Tuesday, August 26, 2014

Encyclopedia Drew and the Case of the Double Disco

Those of you who have put up with me for a few years will no doubt be familiar with my obsession with the less famous pop hits of the 1980s. Foremost among these buried gems, I would say, is Roni Griffith’s 1981 track “Desire,” a song whose music video answered the question, “What would it have looked like if Virginia Madsen had become a pop star instead of pursuing acting?”



I unironically enjoy this song and this video, in spite of Roni’s conservative trench coat look and “a ghost is dragging me by the arm” dance moves. In fact, my iTunes tells me it’s my thirteenth-most-listened-to song, right between “Strut” and “Cry.” So imagine my surprise when I was stumbling across Tumblr this weekend and found another song, “Passion,” by The Flirts.



I found it here, sans context. (Link is SFW, but beware clicking beyond, bored office workers who read my blog.) It’s not just a remarkably similar song; it’s actually just an Aqua Netted hair away from a cover. That beat? The keyboard intro? The opening lyrics “I’ve got to have you, baby” versus “I’m waiting for you, baby”? The fact that even their titles are similar? I was puzzled about how this could have happened without a lawsuit centering around “Excuse me, but I already wrote that song.”

After a little bit of looking, I found the what but not the why.

Both Roni Griffith and The Flirts worked with producer Bobby Orlando. He wrote all the tracks that Griffith sang, excluding her cover of “Breakin’ Up.” And The Flirts was basically Orlando’s Menudo — a three-girl group comprising a blonde, a redhead and a brunette that Orlando rotated and swapped out repeatedly over the years. Griffith’s “Desire” came out in 1981, where it would hit No. 30 on the U.S. dance charts and No. 17 and No. 2 in Germany and Switzerland, respectively. The Flirts’ “Passion” was released in 1982, where it would hit No. 21 on the U.S. dance charts, and No. 4 in both Germany and Switzerland. Obviously, Orlando had a clear idea about what a good song sounded like to him and just decided to use the same musical foundation for both songs.

But I don’t know why he would have done this. I suppose it’s possible that he did this unconsciously, but it seems more likely that he tried to improve on the success on “Desire” with “Passion” and then just didn’t change much of the song. And that’s… a decision. I just wonder why someone along the production line didn’t point out that this new song sounds a lot like that song that you did a year ago. “Maybe make it, you know, different-er?”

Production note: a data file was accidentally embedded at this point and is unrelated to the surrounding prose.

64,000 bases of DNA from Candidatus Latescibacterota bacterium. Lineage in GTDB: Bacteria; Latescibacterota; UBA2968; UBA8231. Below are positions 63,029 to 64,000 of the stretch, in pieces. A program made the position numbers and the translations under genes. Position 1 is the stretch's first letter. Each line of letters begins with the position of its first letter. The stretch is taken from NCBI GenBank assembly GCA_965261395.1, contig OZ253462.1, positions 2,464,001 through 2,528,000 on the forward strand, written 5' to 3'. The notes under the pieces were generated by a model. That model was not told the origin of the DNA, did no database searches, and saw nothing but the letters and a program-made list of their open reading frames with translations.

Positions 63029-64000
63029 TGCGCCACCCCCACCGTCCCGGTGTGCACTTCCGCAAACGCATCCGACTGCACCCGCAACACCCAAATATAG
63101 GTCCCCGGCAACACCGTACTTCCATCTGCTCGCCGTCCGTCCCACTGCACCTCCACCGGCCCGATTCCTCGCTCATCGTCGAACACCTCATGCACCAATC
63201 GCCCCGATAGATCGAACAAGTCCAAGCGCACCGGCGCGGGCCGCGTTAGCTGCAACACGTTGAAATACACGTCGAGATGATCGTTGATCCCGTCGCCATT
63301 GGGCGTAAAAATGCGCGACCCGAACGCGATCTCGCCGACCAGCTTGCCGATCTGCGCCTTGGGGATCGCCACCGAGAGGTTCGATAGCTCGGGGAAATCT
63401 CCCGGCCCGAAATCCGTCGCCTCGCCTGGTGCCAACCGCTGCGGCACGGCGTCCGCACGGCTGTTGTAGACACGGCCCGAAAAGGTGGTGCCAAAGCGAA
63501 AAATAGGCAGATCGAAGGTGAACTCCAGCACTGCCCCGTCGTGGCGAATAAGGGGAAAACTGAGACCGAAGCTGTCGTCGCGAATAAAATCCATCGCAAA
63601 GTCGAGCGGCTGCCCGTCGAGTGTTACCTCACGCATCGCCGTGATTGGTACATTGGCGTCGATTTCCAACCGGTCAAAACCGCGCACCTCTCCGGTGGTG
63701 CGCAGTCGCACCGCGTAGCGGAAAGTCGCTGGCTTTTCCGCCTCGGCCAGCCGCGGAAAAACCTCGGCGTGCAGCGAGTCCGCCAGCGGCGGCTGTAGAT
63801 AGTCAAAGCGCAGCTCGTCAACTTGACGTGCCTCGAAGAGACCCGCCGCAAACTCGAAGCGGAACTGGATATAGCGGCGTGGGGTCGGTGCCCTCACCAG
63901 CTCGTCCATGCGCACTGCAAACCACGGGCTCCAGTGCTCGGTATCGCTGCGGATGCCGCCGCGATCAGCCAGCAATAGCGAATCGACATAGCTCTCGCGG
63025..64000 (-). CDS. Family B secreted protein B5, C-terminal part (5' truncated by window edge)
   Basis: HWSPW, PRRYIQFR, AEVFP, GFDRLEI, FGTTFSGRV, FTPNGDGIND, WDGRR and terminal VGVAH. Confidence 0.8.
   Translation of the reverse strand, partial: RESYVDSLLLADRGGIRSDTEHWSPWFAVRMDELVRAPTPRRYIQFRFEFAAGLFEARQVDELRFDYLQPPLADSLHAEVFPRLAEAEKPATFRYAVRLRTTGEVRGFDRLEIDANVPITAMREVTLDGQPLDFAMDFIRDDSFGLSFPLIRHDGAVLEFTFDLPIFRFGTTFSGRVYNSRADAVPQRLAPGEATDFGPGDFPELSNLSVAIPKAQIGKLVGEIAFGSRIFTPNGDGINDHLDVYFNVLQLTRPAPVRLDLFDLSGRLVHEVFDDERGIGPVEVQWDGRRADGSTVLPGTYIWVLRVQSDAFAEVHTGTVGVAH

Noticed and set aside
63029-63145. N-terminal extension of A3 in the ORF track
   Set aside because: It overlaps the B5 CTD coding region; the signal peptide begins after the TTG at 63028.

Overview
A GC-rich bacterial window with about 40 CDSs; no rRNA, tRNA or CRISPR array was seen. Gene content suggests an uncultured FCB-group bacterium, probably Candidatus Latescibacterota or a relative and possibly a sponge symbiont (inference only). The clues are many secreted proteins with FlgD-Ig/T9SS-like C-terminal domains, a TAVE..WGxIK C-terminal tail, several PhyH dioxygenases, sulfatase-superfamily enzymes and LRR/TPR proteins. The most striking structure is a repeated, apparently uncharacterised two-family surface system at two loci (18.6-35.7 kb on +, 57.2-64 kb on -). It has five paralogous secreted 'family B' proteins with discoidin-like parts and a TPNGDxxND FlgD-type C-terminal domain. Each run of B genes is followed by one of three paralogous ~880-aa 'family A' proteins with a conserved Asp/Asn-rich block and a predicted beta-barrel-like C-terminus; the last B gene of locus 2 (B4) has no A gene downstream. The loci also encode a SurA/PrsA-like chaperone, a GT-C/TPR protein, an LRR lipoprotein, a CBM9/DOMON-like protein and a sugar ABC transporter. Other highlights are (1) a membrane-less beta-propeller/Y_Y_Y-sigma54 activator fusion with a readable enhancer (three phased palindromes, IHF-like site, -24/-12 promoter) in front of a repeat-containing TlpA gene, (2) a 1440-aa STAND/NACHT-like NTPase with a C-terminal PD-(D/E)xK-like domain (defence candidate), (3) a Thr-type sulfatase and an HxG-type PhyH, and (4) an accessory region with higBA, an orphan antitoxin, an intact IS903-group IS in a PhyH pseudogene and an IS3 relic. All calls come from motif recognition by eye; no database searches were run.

There’s that knock against synthy 80s pop: that it all sounds alike. And to some people it might, but if I hear that argument again, I feel like I’d have to point these two songs out. “No, here are two 80s songs that sound almost exactly the same. You clod.”

Miscellaneous bits:
  • One great advantage that “Desire” has over “Passion”? Only the video for “Desire” has penis-shaped structures that expand onstage.
  • Wikipedia’s list of known members of The Flirts strikes me as sad for some reason — all those girls next door listed without surnames. It’s like someone shook out a bag of nametags belonging to all the Denny’s waitresses who just stopped showing up to work one day.
  • I can’t decide of the women in the “Passion” video look more like drag queens or bit players in a Dario Argento movie.
  • Roni Griffith’s most famous song is her “Breakin’ Up” cover, but she also has a track “Love Is the Drug,” which is weirdly not a Roxy Music cover. It seems like a ballsy move, to say, “No, Roxy Music, we’re going to do this one better,” but maybe I just like the original too much.
  • In addition to being a producer and songwriter, Bobby Orlando sang, though frequently under aliases. And Wikipedia’s list of his many aliases is longer than you might expect. This “Dragon Lady” singer Yukihiro Takanawa — that can’t be him, can it?
And finally, while we’re on the subject of 80s pop tracks that more people should know about, let me introduce you to C.C. Catch, the Dutch-German singer whose 1986 hit “Cause You Are Young” (sic) exemplifies so, so many great things about the decade.



2 comments:

  1. Bobby Orlando was notorious for actively working to mimic songs that were hits; Divine's "Love Reaction" is basically just "Blue Monday" redux; The Flirts "On the Beach" sounds like Soft Cell/B-52's collaboration that never was. So there's something strangely reassuring that he would cannibalize his own hits, as well.

    ReplyDelete
    Replies
    1. Oh this is great. Do you know of any more? I think I side-by-side comparison post for these is in order.

      Delete